Are pesticides a health hazard for farmers?

Evaluating potential hazards for the Agricultural Health Study (AHS)


Despite a lower overall mortality rate than the general population, farmers experience an excess of certain cancers, such as leukemia, myeloma, non-Hodgkin’s lymphoma, and cancers of the lip, stomach, skin, brain, and prostate. Other conditions, like asthma, neurological diseases, and adverse reproductive outcomes may also be related to agricultural exposures.

The National Cancer Institute, the National Institute of Environmental Health Sciences, and the Environmental Protection Agency launched the Agricultural Health Study (AHS) in 1993 to evaluate a connection between these health outcomes and potentially hazardous substances prevalent in farming communities.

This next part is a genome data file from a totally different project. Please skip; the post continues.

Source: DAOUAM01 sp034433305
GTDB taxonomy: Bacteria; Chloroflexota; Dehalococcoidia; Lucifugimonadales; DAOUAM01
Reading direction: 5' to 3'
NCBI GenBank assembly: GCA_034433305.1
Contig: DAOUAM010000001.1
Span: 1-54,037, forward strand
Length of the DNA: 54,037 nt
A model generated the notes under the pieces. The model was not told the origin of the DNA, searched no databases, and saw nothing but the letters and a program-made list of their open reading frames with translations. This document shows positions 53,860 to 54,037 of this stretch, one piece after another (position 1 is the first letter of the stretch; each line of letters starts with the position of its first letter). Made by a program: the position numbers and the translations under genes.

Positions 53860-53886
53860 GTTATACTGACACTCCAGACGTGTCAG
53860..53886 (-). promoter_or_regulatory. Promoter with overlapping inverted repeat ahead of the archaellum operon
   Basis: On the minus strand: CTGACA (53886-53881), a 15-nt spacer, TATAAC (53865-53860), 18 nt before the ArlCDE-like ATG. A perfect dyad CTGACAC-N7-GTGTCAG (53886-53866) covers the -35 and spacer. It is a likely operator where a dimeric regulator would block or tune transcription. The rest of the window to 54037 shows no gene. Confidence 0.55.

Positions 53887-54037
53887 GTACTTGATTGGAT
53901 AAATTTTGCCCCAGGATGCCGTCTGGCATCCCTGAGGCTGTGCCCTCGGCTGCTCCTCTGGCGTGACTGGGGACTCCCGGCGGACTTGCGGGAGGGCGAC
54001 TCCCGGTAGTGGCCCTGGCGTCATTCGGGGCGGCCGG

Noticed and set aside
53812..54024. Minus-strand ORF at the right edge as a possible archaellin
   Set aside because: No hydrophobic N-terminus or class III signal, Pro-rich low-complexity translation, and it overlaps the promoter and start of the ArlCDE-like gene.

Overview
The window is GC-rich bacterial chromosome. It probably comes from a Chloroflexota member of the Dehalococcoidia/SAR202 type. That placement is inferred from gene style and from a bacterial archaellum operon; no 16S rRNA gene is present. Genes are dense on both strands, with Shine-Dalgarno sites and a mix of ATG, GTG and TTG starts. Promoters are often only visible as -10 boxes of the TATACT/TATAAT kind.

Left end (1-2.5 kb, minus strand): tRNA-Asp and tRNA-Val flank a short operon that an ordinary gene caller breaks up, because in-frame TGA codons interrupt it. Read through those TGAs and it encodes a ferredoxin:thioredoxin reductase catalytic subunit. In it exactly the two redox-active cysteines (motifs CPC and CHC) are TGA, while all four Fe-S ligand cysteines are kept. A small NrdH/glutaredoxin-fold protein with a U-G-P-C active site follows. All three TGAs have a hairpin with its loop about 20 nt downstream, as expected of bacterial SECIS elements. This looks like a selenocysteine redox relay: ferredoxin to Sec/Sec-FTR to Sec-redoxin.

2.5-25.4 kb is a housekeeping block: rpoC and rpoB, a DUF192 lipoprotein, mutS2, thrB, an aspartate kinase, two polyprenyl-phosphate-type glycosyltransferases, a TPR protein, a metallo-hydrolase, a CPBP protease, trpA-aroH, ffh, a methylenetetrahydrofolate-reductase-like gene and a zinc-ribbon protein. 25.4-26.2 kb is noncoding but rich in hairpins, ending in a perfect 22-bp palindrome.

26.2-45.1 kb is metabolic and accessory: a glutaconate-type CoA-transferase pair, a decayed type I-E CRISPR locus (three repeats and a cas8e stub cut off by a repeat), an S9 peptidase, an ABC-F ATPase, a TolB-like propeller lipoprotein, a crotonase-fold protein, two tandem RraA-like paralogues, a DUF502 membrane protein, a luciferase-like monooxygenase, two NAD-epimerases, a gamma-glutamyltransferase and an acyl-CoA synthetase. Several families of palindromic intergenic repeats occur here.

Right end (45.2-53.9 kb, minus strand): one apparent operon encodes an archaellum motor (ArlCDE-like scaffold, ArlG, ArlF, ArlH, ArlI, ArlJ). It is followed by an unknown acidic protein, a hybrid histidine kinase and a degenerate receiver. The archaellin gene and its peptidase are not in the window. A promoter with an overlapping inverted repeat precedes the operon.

Since 2002, Westat has followed nearly 90,000 registered pesticide applicators in Iowa and North Carolina and their spouses to determine how environmental exposures from pesticide application may put them at increased risk for cancer. The study will also investigate the role of lifestyle, diet, and genetic factors as contributors to cancer risk.

As the coordinating center, we develop the annual study update, maintain the master database of study participants and participation in substudies, trace participants, identify and verify disease outcomes, and build analytic datasets. Previously we collected biospecimens, dust, and GPS measurements for a biomarker substudy within the AHS that was completed in 2018. Since the completion of that substudy, we have been building analytic datasets and tracking specimens and requests for specimens.


This research will identify factors that affect the risk of various types of cancers and other adverse health conditions in farming populations.

The list of publications for the AHS is available at


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